Do you know what it means to be functionally fit? One in 3 people – and 60% of those over 65 – suffer from a functional limitation limiting their ability to carry out daily activities – like climbing stairs, bending over to tie their shoes, picking something up off the floor, or carrying groceries.
If you’d like to hear my radio interview on Remedying Functional Limitations with Functional Fitness on About Health, here it is!
After your heart attack or some other “cardiac event”, such as a coronary artery bypass graft and/or stent placement, you may have received conflicting advice as to what level of activity is acceptable. Some of the things you may have heard are:
Don’t lift anything over 5 lbs.
Don’t lift anything over 10 lbs. “for a while”.
Don’t lift anything for a week.
Don’t drive more than 30 minutes.
Don’t “get exhausted” for a month.
Don’t exercise for a few weeks.
Don’t lift over 5 lbs. for a period of time — or ever.
Go back to whatever you were doing before.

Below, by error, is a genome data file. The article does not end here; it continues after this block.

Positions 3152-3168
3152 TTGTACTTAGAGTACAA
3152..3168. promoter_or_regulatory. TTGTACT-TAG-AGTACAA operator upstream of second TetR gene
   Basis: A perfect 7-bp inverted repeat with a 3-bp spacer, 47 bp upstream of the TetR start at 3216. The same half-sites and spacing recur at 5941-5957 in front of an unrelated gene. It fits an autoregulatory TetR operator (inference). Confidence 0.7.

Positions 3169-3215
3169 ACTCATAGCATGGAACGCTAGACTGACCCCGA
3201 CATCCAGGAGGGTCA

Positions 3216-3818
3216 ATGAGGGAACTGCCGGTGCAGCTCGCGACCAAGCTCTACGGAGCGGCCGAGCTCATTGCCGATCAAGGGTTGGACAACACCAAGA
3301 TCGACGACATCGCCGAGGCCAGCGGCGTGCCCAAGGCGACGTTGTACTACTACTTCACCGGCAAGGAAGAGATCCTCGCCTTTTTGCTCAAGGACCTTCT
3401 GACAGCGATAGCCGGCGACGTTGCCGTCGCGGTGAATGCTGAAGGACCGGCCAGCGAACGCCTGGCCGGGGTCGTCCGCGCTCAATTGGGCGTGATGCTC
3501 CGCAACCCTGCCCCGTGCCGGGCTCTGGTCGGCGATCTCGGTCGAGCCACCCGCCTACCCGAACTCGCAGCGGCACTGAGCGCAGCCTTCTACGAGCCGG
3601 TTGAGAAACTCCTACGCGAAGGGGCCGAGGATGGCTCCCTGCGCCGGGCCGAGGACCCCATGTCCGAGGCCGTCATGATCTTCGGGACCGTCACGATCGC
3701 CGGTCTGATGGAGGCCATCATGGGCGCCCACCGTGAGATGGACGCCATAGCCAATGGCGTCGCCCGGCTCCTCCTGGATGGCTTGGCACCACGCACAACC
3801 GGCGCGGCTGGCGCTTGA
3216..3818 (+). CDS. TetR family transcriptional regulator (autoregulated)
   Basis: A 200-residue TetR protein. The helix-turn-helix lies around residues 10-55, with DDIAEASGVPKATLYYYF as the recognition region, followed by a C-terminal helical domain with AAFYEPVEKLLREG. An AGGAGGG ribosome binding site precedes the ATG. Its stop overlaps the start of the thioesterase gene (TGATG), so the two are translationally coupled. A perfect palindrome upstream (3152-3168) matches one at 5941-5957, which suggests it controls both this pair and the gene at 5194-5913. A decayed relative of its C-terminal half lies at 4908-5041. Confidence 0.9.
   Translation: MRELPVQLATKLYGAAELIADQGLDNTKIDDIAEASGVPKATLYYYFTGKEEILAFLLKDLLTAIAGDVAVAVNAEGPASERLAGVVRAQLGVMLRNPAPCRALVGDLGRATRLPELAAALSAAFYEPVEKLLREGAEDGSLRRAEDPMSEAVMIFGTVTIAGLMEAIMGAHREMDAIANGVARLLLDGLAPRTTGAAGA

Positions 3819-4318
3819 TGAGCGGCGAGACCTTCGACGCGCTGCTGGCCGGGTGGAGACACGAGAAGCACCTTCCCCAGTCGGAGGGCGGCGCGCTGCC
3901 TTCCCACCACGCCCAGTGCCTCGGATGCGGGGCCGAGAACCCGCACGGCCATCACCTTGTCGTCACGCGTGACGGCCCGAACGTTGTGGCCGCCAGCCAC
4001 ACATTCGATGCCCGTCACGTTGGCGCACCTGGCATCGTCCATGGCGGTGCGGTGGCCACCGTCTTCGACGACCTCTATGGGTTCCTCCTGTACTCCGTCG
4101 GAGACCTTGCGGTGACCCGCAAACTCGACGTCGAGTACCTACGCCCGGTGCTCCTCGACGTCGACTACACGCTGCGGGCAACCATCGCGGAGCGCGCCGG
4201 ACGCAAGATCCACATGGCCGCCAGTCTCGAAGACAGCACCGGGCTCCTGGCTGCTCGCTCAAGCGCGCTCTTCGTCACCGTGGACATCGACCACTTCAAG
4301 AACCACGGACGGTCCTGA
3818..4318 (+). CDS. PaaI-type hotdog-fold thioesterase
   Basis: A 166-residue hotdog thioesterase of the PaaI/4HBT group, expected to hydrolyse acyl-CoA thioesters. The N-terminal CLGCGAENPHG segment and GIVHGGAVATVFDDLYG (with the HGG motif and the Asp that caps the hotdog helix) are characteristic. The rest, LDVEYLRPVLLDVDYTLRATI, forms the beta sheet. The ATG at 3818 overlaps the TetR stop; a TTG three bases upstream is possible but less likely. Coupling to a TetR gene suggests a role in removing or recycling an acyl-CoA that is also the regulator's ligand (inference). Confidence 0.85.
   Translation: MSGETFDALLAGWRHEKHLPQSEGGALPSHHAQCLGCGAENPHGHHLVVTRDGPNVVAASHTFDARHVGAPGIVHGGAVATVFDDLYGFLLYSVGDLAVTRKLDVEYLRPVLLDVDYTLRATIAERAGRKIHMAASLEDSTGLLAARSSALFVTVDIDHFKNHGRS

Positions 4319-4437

These guidelines can be confusing and promote anxiety and inactivity. Physicians generally prescribe aerobic/endurance exercise, such as walking, to strengthen your cardiorespiratory system, but in order to return to activities of daily living (ADLs), resistance training is necessary to accomplish everyday tasks, such as:
Mowing the lawn
Carrying your children, groceries, or suitcase
Loading and unloading the trunk of a car/truck
Bending over to pick up the newspaper or toys off the floor
Lifting your grandchildren
Placing or removing items from a high shelf
Closing the trunk of a car or van
Opening a heavy door (e.g., door of a car, building, refrigerator, freezer, or dishwasher)
Resistance training enables you to perform these daily tasks safely, independently and more efficiently. By having a stronger musculoskeletal system, you decrease the cardiac demands of daily activities and increase your endurance capacity for other activities. Strength training has also been shown to maintain and buildstronger bones as well as slow or prevent bone loss. A strong structure will reduce your risk for developing other debilitating diseases (e.g., osteoporosis) and ultimately help you live a longer, stronger and happier life.
Muscular strength and endurance are important to prevent falls and safely return to vocational and recreational activities as well as activities of daily living. Most people need to do some type of lifting, carrying, or pushing in their daily routine. Your body has nine (9) fundamental human movement patterns. The foundation of your workouts should develop these movements: Continue reading “Weight Train After Your Heart Attack and Live Longer”→